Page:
Right here, this is where I do the cap in hand, grovelling and begrudging admission thing. Despite being immersed in Comicsville for the last four decades, I know next to nothing about Cable. And, apart from the fact that he’s a time travelling cybernetic badass and the son of Cyclops, when I say next to nothing, I mean literally nothing. Nada, zilch, zip. Truth be told, Conquest is the first Cable book that I’ve actually read, but having spent a couple of hours with, and witnessing, Nathan Summers laying the smack-down on all manner of villainous types while saving reality, I’m almost certain that it won’t be the last.
I got all sorts of lucky with Conquest, as it’s centred on the only aspect of Cable’s character that I was familiar with. Time travel. It’s a familiar tale, one that’s been used in chronal adventures like Time After Time, and while it’s an oldie, the idea of a hero chasing his nemesis through history in order to prevent him forever altering it for his own benefit, it’s also a goodie. Pursuing Conquest, the eponymous arch-baddy of the piece, in order to stop him collecting the five shards of an ancient weapon that can bend and shape time, Cable wages war on his enemies allies in such far flung places as feudal Japan, medieval South America ruled by the Mayans, the Old West and early twentieth century and pre-revolution Russia in an effort to prevent his foe acquiring his goal and subverting and altering history. If that doesn’t sell you on this gritty, action heavy story, then I’ve just got one last thing to say about it that should seal the deal once and for all. Dinosaurs versus tanks in a head-to-head death or glory showdown. Oh yes, that really happens. And it happens in Conquest.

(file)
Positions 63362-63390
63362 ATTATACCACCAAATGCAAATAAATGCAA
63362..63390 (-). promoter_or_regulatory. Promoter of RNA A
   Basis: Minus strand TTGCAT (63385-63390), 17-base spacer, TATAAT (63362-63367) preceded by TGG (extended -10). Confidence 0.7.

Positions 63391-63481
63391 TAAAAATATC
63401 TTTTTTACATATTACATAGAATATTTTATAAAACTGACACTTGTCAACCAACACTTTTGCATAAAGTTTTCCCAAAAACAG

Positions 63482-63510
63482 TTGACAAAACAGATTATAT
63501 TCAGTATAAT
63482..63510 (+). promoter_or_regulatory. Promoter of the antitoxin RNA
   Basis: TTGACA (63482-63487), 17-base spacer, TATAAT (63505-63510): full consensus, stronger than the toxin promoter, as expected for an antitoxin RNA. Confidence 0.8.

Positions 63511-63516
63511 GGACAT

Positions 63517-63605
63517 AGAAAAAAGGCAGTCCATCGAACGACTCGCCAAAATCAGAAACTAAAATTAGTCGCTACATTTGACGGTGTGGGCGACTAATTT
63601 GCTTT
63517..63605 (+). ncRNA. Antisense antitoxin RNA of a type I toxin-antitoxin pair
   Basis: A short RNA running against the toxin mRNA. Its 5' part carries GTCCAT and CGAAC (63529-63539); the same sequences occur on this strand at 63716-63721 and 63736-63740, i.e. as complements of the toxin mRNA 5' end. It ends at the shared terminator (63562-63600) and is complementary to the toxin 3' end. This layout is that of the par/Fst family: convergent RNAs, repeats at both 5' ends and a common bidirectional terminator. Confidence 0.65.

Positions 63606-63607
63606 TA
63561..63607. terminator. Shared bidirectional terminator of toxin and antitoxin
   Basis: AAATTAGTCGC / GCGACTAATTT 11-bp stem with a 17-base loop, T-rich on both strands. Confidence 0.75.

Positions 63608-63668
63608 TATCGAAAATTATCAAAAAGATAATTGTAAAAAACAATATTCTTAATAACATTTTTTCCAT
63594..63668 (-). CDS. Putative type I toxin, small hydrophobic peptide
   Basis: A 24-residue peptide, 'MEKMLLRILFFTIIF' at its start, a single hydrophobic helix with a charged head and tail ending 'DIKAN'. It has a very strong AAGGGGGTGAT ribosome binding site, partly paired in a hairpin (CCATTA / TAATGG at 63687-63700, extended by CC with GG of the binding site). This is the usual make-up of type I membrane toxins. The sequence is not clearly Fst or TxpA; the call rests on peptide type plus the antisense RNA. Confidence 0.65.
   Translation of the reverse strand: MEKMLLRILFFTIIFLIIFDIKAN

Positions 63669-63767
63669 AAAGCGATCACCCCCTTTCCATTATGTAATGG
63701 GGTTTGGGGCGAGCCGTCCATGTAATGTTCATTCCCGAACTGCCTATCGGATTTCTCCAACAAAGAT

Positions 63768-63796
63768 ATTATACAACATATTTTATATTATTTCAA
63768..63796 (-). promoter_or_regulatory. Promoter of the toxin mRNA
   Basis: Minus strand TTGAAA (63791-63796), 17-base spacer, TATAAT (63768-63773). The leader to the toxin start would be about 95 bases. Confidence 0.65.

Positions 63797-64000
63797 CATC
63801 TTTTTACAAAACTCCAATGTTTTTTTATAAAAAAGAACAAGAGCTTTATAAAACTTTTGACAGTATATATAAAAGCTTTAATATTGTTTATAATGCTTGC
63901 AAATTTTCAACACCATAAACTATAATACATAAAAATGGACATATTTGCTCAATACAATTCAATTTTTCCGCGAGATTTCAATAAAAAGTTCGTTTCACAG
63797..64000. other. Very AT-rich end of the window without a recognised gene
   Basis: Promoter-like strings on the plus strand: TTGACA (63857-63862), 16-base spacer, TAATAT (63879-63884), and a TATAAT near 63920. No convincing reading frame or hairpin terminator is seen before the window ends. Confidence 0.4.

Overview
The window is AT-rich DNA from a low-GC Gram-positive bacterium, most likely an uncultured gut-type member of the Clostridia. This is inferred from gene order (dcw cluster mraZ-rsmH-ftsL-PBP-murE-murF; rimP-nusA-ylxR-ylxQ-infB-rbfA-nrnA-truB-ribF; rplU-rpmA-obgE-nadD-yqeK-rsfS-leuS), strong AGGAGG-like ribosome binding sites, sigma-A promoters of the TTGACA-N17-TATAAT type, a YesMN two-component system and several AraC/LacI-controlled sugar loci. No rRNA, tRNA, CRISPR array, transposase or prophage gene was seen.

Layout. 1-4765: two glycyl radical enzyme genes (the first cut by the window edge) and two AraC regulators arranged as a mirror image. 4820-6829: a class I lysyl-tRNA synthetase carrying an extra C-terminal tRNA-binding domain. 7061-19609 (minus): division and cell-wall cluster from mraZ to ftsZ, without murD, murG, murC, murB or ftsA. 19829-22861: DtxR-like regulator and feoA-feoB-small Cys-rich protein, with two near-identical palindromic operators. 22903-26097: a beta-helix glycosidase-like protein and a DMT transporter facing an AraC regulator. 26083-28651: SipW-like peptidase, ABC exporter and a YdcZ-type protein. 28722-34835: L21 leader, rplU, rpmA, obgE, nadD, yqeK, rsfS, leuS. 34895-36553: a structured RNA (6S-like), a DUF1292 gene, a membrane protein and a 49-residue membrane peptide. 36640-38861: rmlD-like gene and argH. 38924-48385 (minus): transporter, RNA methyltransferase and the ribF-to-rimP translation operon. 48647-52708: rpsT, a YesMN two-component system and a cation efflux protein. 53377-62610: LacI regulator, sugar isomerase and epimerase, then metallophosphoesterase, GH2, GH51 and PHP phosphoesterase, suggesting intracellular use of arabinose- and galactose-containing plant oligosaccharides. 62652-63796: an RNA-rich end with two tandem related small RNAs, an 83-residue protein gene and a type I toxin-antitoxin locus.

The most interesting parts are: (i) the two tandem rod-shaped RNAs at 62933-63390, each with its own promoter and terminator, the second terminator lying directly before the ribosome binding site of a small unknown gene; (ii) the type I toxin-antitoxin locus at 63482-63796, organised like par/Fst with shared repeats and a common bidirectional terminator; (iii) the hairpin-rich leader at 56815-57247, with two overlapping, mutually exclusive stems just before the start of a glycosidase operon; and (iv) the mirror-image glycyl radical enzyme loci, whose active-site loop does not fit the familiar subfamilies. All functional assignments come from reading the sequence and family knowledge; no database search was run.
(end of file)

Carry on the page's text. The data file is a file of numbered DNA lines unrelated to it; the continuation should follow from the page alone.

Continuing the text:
Cable, in the more than capable hands of James Robinson, becomes an even angrier version of Hot Animal Machine era Henry Rollins who’s overdosed on the singular, focused ideology of Hal 9000 after attending a full semester of ‘People Skills 101’ taught by Dirty Harry. He’s an anti-hero on the side of the angels who doesn’t suffer fools gladly (or at all), has no time for small talk and just wants to do what needs to be done. And Robinson’s vision of Cable is brought into being by the hugely talented trio of Pacheko, Cinar and Silas, whose anally retentive attention to detail is matched only by their flawlessly crisp, clear and lifelike art. In fact, put your hands together folks because the creative quartet all deserve a round of applause and a pat on the back for a job well done. After all, they even made a believer out of me. Conquest? It’s timeriffic… Tim Cundle